A feeling of dread came over me as I reached into the bag of lettuce to grab a handful of fresh, nutritious greens for my salad. Just imagine my surprise when overnight, my store-bought bag of tasty fresh salad greens had turned to mush even in the coolness of my refrigerator.
Instead of crunchy delicious greens, much to my dismay, I grabbed a handful of disgusting lettuce slime. Bagged lettuce just does not last long, even when refrigerated. But for very little investment, you can grow your own lettuce and have fresh lettuce greens to eat every day without buying lettuce from the grocery store.
Even for the novice gardener, planting your own lettuce is fast, easy, and just makes sense. Homegrown lettuce is more savory than store-bought lettuce. It is crunchier, fresher, and has more vitamins than the produce you find in the grocery store.
Grocery store varieties of lettuce have been cultivated for shipping, aesthetics, and disease resistance, but loses nutrients the longer it sits on the shelf.
Homegrown lettuce retains more nutrients because it is fresher and cultivated for different characteristics. Lettuce is easy and cheap to grow, comes in a wide array of varieties, and it does not take up much space in your garden or on your balcony or patio.
When to Plant Lettuce
Lettuce is a cool weather crop, which means it grows best in the spring and fall in most areas. If you plan to direct sow your lettuce seeds in your garden, plant them no more than two weeks before your last frost date.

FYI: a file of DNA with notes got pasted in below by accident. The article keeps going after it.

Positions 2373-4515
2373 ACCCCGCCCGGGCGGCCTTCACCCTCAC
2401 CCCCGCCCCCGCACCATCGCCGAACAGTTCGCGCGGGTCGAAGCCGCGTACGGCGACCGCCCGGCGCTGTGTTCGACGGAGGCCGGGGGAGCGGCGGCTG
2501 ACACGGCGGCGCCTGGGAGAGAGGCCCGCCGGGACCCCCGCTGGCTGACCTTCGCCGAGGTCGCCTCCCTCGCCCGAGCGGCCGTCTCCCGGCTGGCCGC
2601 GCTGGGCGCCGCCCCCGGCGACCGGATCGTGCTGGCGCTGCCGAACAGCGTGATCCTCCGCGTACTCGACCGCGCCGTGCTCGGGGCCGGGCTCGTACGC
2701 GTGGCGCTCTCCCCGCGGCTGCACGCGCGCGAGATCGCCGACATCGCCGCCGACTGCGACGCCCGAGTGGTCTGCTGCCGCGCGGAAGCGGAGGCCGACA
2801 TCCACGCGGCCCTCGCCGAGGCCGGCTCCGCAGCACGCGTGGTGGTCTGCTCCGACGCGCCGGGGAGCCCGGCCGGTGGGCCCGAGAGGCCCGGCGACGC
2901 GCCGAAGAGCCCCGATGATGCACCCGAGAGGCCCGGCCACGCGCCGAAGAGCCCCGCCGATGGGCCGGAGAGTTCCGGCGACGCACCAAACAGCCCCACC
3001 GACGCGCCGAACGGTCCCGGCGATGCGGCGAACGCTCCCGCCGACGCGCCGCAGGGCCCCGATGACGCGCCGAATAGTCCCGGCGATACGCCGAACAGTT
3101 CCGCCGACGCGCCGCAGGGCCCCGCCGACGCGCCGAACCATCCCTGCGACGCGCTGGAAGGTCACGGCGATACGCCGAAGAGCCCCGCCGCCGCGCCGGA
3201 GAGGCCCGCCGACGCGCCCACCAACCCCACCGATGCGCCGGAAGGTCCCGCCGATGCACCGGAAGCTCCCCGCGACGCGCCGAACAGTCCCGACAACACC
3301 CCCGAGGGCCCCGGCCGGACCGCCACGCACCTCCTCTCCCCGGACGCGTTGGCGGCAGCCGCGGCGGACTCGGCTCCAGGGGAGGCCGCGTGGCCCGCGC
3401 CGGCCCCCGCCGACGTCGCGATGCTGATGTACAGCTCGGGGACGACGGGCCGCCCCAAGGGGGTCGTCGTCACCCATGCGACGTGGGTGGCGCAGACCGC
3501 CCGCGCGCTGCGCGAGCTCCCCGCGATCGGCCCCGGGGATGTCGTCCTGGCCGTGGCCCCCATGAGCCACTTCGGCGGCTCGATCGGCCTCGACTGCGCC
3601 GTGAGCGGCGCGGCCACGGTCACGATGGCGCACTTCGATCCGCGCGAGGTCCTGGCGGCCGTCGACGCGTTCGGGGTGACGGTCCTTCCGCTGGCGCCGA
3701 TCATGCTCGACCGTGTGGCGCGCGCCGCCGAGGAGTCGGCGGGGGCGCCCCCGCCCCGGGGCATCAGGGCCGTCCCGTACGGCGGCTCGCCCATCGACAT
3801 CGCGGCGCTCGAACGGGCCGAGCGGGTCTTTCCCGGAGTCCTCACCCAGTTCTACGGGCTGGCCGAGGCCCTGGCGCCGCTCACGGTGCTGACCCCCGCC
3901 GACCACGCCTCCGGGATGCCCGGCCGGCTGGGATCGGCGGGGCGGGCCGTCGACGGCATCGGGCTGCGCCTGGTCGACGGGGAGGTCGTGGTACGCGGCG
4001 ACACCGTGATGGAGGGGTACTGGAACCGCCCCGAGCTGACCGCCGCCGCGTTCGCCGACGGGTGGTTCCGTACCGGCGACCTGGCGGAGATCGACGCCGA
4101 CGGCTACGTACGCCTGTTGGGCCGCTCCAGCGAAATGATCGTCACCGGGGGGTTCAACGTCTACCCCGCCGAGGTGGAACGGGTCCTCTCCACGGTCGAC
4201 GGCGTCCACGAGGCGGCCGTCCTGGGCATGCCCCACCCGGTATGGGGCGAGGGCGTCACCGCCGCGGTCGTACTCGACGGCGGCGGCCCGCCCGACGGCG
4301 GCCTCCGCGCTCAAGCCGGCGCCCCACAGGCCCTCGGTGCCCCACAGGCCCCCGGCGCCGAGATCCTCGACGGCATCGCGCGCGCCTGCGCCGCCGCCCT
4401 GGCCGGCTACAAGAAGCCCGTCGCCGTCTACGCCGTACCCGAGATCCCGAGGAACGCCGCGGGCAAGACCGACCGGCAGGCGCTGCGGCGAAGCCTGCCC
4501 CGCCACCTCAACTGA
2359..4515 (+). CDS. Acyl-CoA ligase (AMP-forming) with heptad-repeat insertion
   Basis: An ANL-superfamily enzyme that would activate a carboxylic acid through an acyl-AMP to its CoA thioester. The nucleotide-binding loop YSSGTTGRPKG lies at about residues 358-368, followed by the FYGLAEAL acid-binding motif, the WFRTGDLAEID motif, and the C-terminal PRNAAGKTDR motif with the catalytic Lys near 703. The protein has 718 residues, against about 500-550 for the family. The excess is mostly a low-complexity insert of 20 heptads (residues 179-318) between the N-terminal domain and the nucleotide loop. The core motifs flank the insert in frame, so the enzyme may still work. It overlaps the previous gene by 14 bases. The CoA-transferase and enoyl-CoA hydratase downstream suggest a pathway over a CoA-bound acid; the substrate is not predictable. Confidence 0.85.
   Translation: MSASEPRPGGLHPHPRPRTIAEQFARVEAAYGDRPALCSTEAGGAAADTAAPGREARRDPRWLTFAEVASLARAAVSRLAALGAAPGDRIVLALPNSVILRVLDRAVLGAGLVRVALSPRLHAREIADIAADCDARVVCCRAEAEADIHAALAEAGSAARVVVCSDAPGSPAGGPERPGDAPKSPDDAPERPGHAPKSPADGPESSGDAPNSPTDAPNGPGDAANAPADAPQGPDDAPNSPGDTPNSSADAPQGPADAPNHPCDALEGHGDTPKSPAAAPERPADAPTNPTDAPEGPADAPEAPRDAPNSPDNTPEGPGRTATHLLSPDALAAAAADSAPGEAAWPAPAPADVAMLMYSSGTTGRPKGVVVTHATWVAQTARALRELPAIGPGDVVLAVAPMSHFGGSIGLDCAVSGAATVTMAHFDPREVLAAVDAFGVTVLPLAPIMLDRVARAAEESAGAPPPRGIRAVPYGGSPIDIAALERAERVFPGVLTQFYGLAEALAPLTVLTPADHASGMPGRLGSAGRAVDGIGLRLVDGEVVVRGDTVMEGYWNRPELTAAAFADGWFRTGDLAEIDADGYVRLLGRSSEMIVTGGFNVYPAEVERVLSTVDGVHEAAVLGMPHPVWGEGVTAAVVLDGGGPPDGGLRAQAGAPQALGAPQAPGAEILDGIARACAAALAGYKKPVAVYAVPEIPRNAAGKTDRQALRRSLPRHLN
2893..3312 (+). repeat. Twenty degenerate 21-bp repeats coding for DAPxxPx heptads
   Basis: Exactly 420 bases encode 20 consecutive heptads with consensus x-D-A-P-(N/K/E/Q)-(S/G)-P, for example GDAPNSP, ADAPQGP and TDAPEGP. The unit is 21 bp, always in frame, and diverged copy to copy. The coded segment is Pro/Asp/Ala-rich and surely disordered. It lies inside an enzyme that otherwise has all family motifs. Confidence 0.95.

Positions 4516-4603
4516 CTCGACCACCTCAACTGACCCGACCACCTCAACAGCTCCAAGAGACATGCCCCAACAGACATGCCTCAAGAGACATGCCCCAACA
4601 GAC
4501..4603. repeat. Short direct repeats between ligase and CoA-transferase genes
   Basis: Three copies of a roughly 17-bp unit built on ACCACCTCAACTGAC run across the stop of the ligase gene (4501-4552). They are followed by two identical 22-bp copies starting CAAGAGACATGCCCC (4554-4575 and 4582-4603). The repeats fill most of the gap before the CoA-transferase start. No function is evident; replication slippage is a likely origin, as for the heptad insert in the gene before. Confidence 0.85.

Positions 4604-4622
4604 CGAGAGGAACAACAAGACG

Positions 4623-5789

Lettuces can tolerate a light frost or snow, but not extreme cold. If you want to start your lettuce plants even earlier, you can start them indoors in seed trays four to six weeks before your last frost date. Make sure you harden off your seedlings for a week before transplanting them into your garden.
To harden off lettuce seedlings, set them outside every day out of direct sun and harsh weather. Start with keeping the plants outside for one hour, then increase it to two hours. Continue increasing the amount of time plants are sitting outside until you are ready to transplant them, about a week later.
Plant your lettuce seedlings in the garden after hardening them off and no more than one week before your last frost date. Lettuce seeds will germinate best at around 70 degrees, but the lettuce plants will grow best when the temperature is around 65 degrees.
Lettuces planted in the middle of summer when the weather is hottest will tend to bolt or go to seed too quickly. Hot weather can cause most varieties of lettuce to take on a bitter flavor, which is why summer planting is not as popular as fall and spring lettuce planting.
Some varieties of lettuce have been bred specifically to withstand the hot summer temperatures and avoid bolting.
Where to Plant Lettuce
Lettuce is often planted directly into the garden from seed, which is known as direct sowing. Lettuces can be planted in tight rows to prevent weeds, or broadcast into larger sections.
Broadcasting is a method of scattering seeds over a larger area, rather than specifically planting each seed, one at a time. Whether you plant in rows or broadcast your seeds, cover the tiny seeds with one quarter to one half inch of soil. Water carefully so as not to wash away the delicate seeds.